By Greg Doering
While driving through the Flint Hills of Kansas one evening recently I saw the most brilliant sunset. The day had been mostly overcast, with a gentle breeze from the northwest. It was a perfect day for prescribed burning in the nation’s largest patch of tall grass prairie.
I watched as flames licked at last year’s growth, stretching skyward as the sun dropped toward the horizon. The clouds broke, but the smoke-filled air dispersed purple, red and orange hues. It looked as if the burning prairie had ignited the entire sky.
It was a beautiful sight, and just a small part of the 2.5 million acres farmers and ranchers have ignited in the Flint Hills this spring. There are still a few days left in the season, which typically runs into early May.
Stretching from just south of the Nebraska border down into northern Oklahoma, the Flint Hills are home to the remains of an ecosystem that once covered much of the Great Plains. The rocky terrain saved nearly 10,000 square miles of tallgrass from being plowed under.
While I know the benefits of prescribed burning, it’s one agricultural practice that’s often misunderstood.
Fire is a vital tool to preserve this patch of grass. Without it, cedar trees and weeds take over robbing the grass of the nutrients and water it needs.
“We try to burn every year, so we have new fresh grass,” Lyon County rancher Jacquelyne Leffler said. “We do it for weed control, but we also want that fresh grass that gives us optimal gain for our cattle as well. We’re in the market to be profitable, too.”
Leffler and her family run a stocker operation that places 600-pound cattle on grass around mid-April.
“Hopefully when we pull them off in August, we’ll have around 2.2 to 3 pounds of gain per day,” Leffler said.
While fire is friendly to ranchers’ bottom line, it’s also good for the environment.
Controlled burns control weeds, nourish the soil, destroy parasites living in dead grass and help preserve the prairie ecosystem. Fire is vital to wildlife like prairie chickens and other grassland birds. Most of that can be achieved through other means, but Leffler said, those aren’t nearly as efficient as fire.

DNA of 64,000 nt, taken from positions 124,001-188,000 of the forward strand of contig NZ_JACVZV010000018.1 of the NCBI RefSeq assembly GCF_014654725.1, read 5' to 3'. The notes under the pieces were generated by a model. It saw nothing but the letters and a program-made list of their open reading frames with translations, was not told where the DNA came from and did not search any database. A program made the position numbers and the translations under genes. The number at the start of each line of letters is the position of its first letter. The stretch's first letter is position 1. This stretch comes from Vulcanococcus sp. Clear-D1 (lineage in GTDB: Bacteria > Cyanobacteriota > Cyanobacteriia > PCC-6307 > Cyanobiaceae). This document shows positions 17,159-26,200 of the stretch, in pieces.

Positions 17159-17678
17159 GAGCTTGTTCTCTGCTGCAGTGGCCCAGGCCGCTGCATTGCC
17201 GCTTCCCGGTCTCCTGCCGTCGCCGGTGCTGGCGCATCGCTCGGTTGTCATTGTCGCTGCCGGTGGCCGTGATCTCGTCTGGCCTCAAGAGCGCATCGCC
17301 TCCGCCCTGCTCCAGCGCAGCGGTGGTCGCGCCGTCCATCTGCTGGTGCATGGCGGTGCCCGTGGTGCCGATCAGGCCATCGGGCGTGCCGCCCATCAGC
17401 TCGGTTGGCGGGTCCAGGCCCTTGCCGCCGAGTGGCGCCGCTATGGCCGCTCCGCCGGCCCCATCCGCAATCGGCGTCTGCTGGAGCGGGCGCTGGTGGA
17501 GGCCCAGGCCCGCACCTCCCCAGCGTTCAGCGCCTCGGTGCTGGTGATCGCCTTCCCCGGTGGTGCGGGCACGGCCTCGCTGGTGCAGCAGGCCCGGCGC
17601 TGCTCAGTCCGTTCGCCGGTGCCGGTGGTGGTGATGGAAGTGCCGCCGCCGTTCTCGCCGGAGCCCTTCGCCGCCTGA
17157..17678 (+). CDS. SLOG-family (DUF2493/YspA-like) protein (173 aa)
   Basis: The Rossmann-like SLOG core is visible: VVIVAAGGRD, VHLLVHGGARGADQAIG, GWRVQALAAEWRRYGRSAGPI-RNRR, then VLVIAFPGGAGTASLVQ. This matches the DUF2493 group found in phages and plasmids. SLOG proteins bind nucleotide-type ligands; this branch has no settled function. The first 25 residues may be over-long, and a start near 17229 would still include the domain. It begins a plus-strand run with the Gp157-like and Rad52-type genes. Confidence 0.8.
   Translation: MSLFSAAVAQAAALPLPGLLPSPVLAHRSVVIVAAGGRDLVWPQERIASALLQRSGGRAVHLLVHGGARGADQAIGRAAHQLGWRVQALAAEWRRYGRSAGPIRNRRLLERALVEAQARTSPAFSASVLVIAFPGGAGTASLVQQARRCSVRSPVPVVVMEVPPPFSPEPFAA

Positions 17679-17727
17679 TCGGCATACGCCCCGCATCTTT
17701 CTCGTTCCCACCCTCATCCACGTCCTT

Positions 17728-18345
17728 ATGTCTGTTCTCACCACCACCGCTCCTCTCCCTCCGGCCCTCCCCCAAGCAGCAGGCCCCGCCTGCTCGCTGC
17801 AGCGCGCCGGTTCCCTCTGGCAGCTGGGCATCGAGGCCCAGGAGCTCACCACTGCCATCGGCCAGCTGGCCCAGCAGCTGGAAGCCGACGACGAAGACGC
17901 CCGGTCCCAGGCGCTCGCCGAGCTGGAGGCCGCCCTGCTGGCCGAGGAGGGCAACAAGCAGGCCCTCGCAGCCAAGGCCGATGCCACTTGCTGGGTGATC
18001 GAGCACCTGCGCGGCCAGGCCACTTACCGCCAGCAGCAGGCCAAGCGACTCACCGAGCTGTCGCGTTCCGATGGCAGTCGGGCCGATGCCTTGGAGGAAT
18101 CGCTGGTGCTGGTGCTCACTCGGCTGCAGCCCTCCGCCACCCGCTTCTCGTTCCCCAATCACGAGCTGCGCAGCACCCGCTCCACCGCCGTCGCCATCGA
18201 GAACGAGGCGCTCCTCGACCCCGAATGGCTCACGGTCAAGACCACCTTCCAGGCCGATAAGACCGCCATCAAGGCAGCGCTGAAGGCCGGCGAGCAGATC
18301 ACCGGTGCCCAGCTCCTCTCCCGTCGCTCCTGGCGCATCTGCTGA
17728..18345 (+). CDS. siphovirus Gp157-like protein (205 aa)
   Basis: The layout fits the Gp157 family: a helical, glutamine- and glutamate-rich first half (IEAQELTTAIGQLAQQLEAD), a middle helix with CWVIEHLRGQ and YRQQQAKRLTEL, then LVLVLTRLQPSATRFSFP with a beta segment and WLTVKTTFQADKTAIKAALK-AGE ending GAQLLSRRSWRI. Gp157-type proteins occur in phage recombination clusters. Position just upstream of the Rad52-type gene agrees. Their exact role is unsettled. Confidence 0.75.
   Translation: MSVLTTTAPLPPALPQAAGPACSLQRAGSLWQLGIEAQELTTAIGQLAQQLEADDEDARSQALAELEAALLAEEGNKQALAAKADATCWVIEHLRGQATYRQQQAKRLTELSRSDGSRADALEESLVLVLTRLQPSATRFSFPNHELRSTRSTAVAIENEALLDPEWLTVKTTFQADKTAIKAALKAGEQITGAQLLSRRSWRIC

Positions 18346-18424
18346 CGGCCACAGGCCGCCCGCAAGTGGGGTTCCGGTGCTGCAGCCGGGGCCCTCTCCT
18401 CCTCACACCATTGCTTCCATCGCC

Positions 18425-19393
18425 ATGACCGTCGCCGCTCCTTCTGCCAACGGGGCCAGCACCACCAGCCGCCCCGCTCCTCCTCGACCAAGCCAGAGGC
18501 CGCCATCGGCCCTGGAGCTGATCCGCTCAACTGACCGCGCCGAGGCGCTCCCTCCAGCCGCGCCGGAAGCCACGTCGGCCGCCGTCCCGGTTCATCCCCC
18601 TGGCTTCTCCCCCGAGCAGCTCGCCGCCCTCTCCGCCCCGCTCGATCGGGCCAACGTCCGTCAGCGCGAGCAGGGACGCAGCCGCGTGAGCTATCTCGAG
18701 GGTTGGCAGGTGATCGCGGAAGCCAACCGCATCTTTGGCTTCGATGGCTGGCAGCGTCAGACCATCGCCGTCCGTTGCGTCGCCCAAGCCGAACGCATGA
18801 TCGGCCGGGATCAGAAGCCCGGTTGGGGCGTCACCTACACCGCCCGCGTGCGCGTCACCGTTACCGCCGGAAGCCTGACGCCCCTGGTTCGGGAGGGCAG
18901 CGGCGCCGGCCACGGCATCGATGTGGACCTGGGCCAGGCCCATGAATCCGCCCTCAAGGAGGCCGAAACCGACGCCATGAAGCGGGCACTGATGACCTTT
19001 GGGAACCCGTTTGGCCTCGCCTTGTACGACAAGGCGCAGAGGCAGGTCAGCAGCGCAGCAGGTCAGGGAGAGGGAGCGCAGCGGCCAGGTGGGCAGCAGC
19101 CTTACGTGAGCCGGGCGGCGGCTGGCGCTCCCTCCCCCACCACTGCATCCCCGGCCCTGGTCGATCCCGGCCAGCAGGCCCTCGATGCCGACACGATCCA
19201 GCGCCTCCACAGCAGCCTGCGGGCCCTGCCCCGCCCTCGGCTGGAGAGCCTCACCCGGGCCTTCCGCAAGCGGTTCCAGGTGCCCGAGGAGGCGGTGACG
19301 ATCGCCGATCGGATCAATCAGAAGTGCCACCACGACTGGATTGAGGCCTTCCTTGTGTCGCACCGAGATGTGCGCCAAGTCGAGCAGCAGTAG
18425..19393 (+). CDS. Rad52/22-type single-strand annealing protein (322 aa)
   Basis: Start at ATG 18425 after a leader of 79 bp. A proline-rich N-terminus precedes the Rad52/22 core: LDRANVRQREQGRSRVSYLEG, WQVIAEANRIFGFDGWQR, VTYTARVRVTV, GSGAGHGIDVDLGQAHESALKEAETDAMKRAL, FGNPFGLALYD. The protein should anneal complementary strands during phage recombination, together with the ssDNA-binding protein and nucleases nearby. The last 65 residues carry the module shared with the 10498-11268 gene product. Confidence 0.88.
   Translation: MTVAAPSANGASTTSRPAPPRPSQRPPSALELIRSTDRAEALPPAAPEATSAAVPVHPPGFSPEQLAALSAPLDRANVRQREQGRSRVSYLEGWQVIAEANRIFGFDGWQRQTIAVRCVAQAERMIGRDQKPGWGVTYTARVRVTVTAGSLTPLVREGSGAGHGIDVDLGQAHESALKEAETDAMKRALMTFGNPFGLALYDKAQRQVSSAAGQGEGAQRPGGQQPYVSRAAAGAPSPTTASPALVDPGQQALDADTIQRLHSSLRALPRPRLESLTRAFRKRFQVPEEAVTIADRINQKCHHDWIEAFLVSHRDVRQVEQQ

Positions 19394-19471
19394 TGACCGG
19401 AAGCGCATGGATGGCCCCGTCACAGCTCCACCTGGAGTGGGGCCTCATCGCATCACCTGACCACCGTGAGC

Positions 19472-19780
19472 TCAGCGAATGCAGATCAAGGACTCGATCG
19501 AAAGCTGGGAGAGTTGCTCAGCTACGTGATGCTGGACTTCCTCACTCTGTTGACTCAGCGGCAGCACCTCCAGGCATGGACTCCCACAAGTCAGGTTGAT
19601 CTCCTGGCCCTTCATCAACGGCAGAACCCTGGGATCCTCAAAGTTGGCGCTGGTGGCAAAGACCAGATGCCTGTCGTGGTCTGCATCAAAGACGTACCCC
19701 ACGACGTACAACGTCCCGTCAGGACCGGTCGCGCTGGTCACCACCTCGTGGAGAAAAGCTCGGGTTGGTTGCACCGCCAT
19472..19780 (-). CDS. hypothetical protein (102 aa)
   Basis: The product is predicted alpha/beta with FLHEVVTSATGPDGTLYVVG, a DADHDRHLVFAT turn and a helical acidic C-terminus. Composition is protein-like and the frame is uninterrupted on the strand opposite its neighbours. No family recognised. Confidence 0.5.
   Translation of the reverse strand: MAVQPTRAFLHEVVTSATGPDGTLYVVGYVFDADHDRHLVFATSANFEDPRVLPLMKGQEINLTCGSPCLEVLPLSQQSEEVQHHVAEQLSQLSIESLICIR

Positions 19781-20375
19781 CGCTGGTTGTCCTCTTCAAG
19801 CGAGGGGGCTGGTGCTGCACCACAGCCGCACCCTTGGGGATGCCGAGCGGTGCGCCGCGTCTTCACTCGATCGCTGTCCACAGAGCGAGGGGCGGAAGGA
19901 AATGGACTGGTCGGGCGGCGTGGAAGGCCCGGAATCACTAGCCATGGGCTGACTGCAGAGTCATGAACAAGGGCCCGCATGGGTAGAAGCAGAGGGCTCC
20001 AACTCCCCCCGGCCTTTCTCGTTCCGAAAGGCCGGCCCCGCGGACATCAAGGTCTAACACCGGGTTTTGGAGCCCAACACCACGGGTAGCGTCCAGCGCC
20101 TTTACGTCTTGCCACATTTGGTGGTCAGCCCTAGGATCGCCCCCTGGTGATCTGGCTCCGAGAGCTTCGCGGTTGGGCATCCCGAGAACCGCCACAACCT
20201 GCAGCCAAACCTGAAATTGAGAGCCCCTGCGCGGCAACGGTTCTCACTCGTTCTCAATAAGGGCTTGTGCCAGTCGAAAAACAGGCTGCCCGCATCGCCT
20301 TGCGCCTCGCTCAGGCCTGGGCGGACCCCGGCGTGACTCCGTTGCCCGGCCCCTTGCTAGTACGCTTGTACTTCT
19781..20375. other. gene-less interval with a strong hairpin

“It’s cheaper to be able to light a match and just have some water to control it,” Leffler said. “It makes it so our land is sustainable for the future generations that will be here.”
Safety is a key component of prescribed burns, Leffler said. And that starts with knowing where you’re burning.
Our ground isn’t necessarily flat and smooth, so we try to make sure everybody knows where the bigger ditches are, Leffler said, noting that helpers also carry tools to cut fence if they need a quick escape route.
“We leave at least a 50-foot backburn anywhere we want the fire to stop,” she said. “Once we do that, we make sure everyone’s accounted for, and then we go into the process of lighting the head fire.”
Pushed by the prevailing wind, the head fire clears the land of cedars and other woody plants.
“That means more grass is going to be able to come up, so that means more feed for our cattle, which is going to contribute to those better gains,” Leffler said.
Greg Doering is a writer and photographer at Kansas Farm Bureau. This column was originally published as a Kansas Farm Bureau Insight column.